Can You ‘Chat’ About Important Topics?
There’s another reason being conversational is vital to speaking today. Television—and now videoconferences—have changed the game. TV started it all by bringing people into everyone’s living room. Suddenly, performers weren’t speaking from public stages with us in the audience. From news anchors to game show hosts, they were in our homes. And they became very good at being conversational—at just chatting with us—because their performance demanded it. Mass communication became closer and warmer and more casual than it had ever been before.
These days, experts and everyday people alike chat with us via Zoom meetings, webinars, podcasts, and FaceTime. We even see them fumbling to press the right button to get things started . . . why, they’re just like us!
Want you and your team to excel in virtual meetings? Of course you do! Get my manual for speaking virtually, The Online Meetings Handbook.
The result is that more than ever we expect speakers to be conversational, even about important issues. Watch a video of John F. Kennedy’s inaugural speech from 1961 and compare it with a speech on the same occasion by any of our recent presidents. You may be struck by how far we’ve come toward conversational public speaking, even in highly formal settings. To connect with listeners—no matter your topic or profile—you must strike a balance between professionalism and having a conversation with those listening.
A Magic Bullet of Speaking Success: Likability
And it’s important to be likable too. The speech coach to President Ronald Reagan (who possessed some charm as a speaker) called likability a “magic bullet,” and considered it a critical factor in speaking success. “If your audience likes you,” he said, “they’ll forgive just about everything else you do wrong. If they don’t like you, you can hit every rule right on target and it doesn’t matter.”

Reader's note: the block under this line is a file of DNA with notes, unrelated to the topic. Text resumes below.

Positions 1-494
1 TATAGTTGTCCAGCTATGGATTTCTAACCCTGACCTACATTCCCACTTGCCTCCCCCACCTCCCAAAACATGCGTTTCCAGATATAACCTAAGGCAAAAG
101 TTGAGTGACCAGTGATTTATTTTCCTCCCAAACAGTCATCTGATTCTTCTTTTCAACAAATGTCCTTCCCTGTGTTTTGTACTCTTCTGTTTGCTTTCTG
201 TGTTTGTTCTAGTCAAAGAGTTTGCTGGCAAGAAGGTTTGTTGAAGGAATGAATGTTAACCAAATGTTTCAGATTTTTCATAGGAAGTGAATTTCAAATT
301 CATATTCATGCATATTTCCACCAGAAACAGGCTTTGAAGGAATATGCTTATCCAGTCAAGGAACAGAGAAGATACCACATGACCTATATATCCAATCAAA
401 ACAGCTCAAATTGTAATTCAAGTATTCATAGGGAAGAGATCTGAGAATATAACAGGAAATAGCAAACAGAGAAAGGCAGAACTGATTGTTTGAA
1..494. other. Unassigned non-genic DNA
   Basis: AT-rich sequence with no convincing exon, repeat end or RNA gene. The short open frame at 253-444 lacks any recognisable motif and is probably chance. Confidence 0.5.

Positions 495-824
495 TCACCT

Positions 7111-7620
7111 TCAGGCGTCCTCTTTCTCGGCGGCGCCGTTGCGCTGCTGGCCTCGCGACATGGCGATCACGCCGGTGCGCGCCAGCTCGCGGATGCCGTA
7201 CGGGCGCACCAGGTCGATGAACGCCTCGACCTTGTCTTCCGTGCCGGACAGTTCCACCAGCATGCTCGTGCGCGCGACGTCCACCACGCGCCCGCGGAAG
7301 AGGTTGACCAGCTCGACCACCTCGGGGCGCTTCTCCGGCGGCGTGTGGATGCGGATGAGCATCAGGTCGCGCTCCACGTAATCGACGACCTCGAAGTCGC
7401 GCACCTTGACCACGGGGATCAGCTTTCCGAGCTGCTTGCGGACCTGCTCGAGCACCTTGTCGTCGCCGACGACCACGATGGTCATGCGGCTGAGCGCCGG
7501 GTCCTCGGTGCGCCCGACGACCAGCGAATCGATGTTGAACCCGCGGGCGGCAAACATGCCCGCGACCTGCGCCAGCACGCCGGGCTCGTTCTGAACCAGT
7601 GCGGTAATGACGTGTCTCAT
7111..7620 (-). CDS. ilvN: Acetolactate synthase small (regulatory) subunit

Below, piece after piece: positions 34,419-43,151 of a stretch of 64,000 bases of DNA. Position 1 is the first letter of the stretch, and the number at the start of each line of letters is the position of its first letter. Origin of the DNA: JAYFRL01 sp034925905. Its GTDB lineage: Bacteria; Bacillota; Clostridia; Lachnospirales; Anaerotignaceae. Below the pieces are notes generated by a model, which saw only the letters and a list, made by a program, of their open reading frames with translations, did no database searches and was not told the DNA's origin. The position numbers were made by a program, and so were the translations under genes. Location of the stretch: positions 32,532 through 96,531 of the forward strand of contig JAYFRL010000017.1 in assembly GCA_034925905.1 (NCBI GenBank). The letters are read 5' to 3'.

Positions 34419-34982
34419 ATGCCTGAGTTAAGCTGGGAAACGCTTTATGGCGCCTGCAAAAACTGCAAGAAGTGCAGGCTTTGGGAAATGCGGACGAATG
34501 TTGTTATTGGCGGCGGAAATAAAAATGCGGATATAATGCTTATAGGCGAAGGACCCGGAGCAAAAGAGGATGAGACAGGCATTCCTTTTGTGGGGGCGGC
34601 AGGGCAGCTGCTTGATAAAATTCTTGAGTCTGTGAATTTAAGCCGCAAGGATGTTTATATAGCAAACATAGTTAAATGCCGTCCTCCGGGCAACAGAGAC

Want to build credibility and earn trust with listeners? Download my Free ebook, 12 Easy Ways to Achieve Presence and Charisma."
Get an audience to like you, and they will more likely enjoy being in your company. Many business presenters keep their distance from the audience because they’re more attuned to their content than to listeners. You need to go in exactly the opposite direction. If it’s clear to people that you care deeply whether they understand—and if you’re working at establishing a relationship with them—they’ll sense something happening in the room. It will seem to them like a shared experience. And indeed, it will be. They’ll think of this speech as something memorable. If that happens, it’s guaranteed that they will think the same of you.
 Richard Dowis, The Lost Art of the Great Speech (New York: Amacom, 2000), 89.
 Roger Ailes, You Are the Message (New York: Doubleday, 1988), 83.
The above article is excerpted from my new book, Speak for Leadership, coming in January 2022. Click here or below to learn more and to pre-order your copy!
You should follow me on Twitter here.
Gary Genard is an actor, author, and expert in public speaking training and overcoming speaking fear. His company, Boston-based The Genard Method offers live 1:1 Zoom executive coaching and corporate group training worldwide. In 2021 for the eighth consecutive year, Gary has been ranked by Global Gurus as One of the World’s Top 30 Communication Professionals. He is the author of the Amazon Best-Seller How to Give a Speech. His second book, Fearless Speaking, was named in 2019 as "One of the 100 Best Confidence Books of All Time." The Online Meetings Handbook offers strategies and tools for speaking virtually. His latest book Speak for Leadership, coming in January 2022 shares the secrets of speaking with leadership presence. Pre-order a copy. To know more about TGM's services, Contact Gary.